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Wednesday, December 30, 2015

Year 2015 in review - ten years of blogging

Thomas Kraemer selfie taken in 2015 by a low quality videoconference cam

PHOTO: Thomas Kraemer selfie taken in 2015 by a low quality videoconference cam shows him wearing a traditional northwest Oregon Patagonia plaid shirt and the new glasses he bought to help improve his worsening low vision blindness related to a stroke that has also caused him some muscle paralysis, but he remains grateful to still be alive. It is uncertain which of his medical problems will worsen enough to prevent him from posting more blog pages, which he has NOT been doing for vanity, fame or profit, but he had been doing because the Google Blogger cloud application allows him to search his own notes from the nearly 2,000 blog posts he has written over ten years of blogging. He is constantly amazed by the ability of the Google search engine to find relevant things, including things he had forgotten about until a Google search of his blog rediscovers it, which is a feat that would be nearly impossible to do even with the old-fashioned and time-consuming method of doing a page by page search of paper notebooks.

When I first started blogging 10 years ago, blogs were the latest invention on the internet and there were several gay authors and opinion leaders, ranging from the conservative Andrew Sullivan to the liberal Michelangelo Signorile, who were both using the same Google Blogger cloud to author and publish their blogs as I still use today. The very prolific blogger Andrew Sullivan moved on to become one of the first paid subscription blog sites, but gave up a few years later, and Michelangelo Signorile's blog was repurposed to post only the free description of his daily paid subscriber Sirius radio show, and he has kept writing a weekly column on gay issues for a liberal website that pays him. (See Michelangelo Signorile Huffington Post Gay Voices). Also still using the Google Blogger cloud is the author and Professor Wayne R. Dynes along with a famous San Francisco AIDS activist and HIV-positive Michael Petrelis who morphed his blog from covering AIDS issues to be more toward supporting his political activity in San Francisco, where his husband provides him support for his blogging.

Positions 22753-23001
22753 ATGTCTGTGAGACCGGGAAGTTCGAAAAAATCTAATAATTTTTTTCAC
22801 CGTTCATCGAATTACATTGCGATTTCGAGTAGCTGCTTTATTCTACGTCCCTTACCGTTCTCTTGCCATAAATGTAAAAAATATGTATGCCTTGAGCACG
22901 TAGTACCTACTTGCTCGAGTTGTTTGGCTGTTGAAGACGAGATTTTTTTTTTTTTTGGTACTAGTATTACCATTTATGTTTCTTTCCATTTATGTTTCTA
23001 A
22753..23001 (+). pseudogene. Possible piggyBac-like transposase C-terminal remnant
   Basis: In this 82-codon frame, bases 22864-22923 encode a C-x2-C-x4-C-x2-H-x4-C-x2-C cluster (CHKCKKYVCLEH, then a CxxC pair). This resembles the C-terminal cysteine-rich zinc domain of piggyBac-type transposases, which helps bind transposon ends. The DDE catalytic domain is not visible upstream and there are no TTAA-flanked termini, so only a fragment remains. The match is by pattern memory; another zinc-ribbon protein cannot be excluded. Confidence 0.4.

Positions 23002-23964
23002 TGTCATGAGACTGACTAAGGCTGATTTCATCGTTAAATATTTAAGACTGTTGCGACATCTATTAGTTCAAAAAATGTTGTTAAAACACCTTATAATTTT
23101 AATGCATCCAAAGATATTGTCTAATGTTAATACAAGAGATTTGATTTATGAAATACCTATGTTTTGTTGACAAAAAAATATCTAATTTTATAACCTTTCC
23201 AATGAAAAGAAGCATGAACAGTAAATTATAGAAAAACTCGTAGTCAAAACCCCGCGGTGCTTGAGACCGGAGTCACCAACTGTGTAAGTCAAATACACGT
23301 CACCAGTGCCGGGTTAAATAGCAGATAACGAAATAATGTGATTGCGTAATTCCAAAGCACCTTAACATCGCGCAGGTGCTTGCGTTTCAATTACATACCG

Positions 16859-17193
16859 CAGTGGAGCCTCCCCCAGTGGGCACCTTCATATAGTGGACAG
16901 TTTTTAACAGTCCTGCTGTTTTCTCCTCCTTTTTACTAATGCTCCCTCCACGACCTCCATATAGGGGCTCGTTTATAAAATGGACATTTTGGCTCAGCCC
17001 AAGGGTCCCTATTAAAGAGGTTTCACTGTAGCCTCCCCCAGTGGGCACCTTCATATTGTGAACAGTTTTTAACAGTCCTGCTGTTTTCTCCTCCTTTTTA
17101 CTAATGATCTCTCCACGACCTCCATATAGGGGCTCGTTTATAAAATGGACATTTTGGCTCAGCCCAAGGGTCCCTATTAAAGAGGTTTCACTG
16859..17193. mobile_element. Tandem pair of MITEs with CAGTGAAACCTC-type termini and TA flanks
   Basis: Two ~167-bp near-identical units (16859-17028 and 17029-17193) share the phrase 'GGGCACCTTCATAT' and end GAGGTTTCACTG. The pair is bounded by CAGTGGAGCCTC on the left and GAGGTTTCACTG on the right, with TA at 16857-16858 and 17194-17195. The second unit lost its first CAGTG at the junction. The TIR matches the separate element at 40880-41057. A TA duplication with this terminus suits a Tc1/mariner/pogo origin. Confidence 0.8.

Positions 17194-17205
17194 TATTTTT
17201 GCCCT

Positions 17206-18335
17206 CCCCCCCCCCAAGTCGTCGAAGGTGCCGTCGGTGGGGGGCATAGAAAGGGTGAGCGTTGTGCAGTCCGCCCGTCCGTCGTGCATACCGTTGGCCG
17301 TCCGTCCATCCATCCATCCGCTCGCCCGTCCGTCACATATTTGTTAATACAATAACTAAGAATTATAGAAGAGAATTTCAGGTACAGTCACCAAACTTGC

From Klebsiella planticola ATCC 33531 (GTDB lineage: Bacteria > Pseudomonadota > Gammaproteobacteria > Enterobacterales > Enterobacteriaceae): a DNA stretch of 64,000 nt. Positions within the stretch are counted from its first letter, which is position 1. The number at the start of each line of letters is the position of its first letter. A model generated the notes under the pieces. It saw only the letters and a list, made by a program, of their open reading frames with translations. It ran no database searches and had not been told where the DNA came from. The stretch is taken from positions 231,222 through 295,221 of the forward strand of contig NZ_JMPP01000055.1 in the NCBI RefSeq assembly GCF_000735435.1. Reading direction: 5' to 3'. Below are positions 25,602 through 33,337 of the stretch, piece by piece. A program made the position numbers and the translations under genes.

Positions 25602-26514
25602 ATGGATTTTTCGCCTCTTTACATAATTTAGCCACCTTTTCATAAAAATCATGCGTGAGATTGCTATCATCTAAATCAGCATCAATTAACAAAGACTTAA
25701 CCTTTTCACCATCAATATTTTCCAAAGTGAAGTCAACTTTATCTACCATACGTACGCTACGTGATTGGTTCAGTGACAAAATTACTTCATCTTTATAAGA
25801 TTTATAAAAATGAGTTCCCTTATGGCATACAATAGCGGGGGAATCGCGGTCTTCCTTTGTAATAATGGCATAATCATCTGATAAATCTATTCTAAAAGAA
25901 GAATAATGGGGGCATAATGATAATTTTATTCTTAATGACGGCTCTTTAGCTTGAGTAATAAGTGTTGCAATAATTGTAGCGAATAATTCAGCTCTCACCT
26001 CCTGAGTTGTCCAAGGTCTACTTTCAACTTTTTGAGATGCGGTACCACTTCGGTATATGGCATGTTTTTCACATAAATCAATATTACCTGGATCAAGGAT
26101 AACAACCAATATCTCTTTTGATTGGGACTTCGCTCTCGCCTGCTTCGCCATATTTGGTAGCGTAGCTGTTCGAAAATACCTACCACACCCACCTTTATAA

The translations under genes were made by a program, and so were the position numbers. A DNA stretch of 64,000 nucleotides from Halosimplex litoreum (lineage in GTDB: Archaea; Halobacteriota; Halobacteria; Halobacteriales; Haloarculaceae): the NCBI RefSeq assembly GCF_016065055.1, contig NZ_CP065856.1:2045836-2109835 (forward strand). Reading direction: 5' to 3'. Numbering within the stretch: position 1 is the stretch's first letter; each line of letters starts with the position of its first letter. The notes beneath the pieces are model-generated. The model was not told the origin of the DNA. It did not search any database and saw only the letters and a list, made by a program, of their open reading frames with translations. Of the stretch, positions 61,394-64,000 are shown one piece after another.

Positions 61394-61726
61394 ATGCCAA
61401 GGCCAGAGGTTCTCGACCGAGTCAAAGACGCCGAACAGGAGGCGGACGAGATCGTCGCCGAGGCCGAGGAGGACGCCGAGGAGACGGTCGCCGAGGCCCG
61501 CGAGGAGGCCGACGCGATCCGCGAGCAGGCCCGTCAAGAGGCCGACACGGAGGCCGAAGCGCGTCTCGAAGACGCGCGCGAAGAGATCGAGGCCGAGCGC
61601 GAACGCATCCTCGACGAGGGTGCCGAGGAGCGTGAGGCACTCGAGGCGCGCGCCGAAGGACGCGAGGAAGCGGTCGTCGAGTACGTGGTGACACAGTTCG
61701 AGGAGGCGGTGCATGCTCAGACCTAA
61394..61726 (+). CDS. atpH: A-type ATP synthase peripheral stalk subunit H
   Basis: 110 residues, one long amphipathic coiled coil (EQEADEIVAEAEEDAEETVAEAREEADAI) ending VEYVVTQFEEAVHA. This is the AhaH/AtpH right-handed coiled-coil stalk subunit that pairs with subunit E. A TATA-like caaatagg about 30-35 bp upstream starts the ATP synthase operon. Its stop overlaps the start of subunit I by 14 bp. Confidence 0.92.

Other gay authors who are still writing online rarely have standalone blogs anymore, but they will still post content as part of a newspaper site, such as the Dan Savage Love column on Website, and they will maintain both Facebook and Twitter social network feeds, which are usually limited to only linking to interesting content instead of being sources of new content.

Some additional gay bloggers who are still active include the gay law Professor Arthur S. Leonard Blog at who blog posts about key gay law decisions, but his posts frequently are also printed as the regular column he writes for the N.Y. newspaper Gay City News Website.